• Post Reply Bookmark Topic Watch Topic
  • New Topic
programming forums Java Mobile Certification Databases Caching Books Engineering Micro Controllers OS Languages Paradigms IDEs Build Tools Frameworks Application Servers Open Source This Site Careers Other all forums
this forum made possible by our volunteer staff, including ...
Marshals:
  • Campbell Ritchie
  • Paul Clapham
  • Ron McLeod
  • Liutauras Vilda
  • Bear Bibeault
Sheriffs:
  • Jeanne Boyarsky
  • Tim Cooke
  • Devaka Cooray
Saloon Keepers:
  • Tim Moores
  • Tim Holloway
  • Piet Souris
  • salvin francis
  • Stephan van Hulst
Bartenders:
  • Frits Walraven
  • Carey Brown
  • Jj Roberts

Difference between a concurrent hashmap and a hashmap?

 
Ranch Foreman
Posts: 2076
12
  • Mark post as helpful
  • send pies
  • Quote
  • Report post to moderator
I read that for concurrent hashmap multiple threads can access the map at ones without needing to taking the lock.

I know that it is not possible in HashTable since it is synchronized but is this not possible in hashMap ?
Thanks
 
Marshal
Posts: 71098
292
  • Mark post as helpful
  • send pies
  • Quote
  • Report post to moderator
What does the documentation for the two map implementations say? Maybe there is something simple in the Java™ Tutorials.
 
Monica Shiralkar
Ranch Foreman
Posts: 2076
12
  • Mark post as helpful
  • send pies
  • Quote
  • Report post to moderator

Campbell Ritchie wrote:What does the documentation for the two map implementations say? [/url].



It says that concurrent hashmap is concurrent and does not block (unlike HashTable ).

I understand that it does not block unlike HashTable and thus gives good performance.

But , these qualities are in hashmap as well.So whats the difference.
 
Campbell Ritchie
Marshal
Posts: 71098
292
  • Mark post as helpful
  • send pies
  • Quote
  • Report post to moderator
You appear not to have read the documentation for HashMap.
 
Monica Shiralkar
Ranch Foreman
Posts: 2076
12
  • Mark post as helpful
  • send pies
  • Quote
  • Report post to moderator
Understood the difference between these two that Hashmap is not thread safe and ConcurrentHashmap is thread safe.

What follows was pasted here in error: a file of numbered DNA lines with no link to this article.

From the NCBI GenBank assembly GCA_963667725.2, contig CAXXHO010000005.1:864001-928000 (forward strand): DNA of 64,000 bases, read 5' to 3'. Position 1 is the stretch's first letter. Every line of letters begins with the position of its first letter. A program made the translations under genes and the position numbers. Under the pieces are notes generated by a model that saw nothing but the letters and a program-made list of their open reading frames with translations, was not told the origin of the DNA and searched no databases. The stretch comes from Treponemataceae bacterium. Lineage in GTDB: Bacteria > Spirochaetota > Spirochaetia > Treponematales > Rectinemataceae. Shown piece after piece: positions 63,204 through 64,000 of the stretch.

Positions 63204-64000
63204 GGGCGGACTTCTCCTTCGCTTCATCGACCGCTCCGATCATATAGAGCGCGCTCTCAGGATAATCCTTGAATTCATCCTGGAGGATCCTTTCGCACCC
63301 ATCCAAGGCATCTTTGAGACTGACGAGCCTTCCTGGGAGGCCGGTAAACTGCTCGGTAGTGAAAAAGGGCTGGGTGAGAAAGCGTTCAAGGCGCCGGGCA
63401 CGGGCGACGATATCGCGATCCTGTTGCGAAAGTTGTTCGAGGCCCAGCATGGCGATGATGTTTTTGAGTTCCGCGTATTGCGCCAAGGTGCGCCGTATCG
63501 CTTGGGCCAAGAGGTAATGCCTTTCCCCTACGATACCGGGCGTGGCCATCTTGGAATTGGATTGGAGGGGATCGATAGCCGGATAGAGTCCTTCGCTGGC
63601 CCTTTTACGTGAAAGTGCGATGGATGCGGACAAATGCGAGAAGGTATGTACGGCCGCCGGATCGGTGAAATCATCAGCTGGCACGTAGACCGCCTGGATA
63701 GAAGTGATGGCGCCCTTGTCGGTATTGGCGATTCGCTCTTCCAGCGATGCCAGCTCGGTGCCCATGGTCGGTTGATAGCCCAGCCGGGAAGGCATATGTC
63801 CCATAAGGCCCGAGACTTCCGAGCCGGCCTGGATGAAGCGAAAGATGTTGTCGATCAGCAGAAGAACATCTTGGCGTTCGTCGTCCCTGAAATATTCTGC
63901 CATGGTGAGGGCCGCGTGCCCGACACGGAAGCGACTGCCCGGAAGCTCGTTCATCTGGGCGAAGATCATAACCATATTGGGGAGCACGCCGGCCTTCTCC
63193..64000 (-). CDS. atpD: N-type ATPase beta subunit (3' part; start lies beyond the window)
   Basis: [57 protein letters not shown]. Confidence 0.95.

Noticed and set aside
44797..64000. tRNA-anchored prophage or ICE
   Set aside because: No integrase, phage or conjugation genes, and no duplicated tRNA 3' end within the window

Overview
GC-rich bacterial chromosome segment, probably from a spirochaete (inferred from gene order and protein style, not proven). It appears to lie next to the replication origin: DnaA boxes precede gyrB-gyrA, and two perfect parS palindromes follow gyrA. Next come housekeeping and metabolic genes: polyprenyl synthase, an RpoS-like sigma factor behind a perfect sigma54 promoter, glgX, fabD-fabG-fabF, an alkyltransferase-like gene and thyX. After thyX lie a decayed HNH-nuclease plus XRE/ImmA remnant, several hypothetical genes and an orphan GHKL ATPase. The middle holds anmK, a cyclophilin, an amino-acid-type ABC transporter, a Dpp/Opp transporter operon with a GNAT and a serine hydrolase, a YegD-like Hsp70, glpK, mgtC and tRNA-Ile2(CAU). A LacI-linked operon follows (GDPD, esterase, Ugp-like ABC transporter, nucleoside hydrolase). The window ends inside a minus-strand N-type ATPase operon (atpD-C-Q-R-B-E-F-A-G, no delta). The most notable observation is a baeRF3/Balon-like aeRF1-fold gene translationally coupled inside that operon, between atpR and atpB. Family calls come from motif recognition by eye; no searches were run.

However now I am confused between HashMap and ConcurrentHashMap.
HashMap - Faster but not thread safe. Use it when not multiple threads are to access it as same time.
CocurrentHashMap- Thread safe.
Synchronized HashMap- Thread safe. Use it when multiple theads are to access it at same time.

Now I am confused between the second and third.
 
Saloon Keeper
Posts: 12499
269
  • Mark post as helpful
  • send pies
  • Quote
  • Report post to moderator
ConcurrentHashMap has atomic operations on individual buckets, so two threads might possibly add two items at the same time without one of them blocking the other. Get operations don't lock the map at all, so a concurrent read and write operation might race against the other. Such a race condition will not lead to inconsistent state however. Bulk operations are not atomic.

A synchronized map has atomic bulk operations, meaning it will completely lock the map if you call a method such as putAll().

If you need a thread-safe map with minimal locking (but possibly outdated reads) use ConcurrentHashMap. If you need a map where every operation is carefully synchronized at the cost of performance, use a synchronized map.
 
Marshal
Posts: 26135
77
Eclipse IDE Firefox Browser MySQL Database
  • Mark post as helpful
  • send pies
  • Quote
  • Report post to moderator

Monica Shiralkar wrote:CocurrentHashMap- Thread safe.
Synchronized HashMap- Thread safe. Use it when multiple theads are to access it at same time.



I just looked at the API documentation for ConcurrentHashMap and the description of the class (just the description, not the list of methods and so on) is about two screens long on my machine. So "Thread safe" may be a good executive summary but it's not sufficient for understanding how it differs from other maps. However the first paragraph might be a useful start: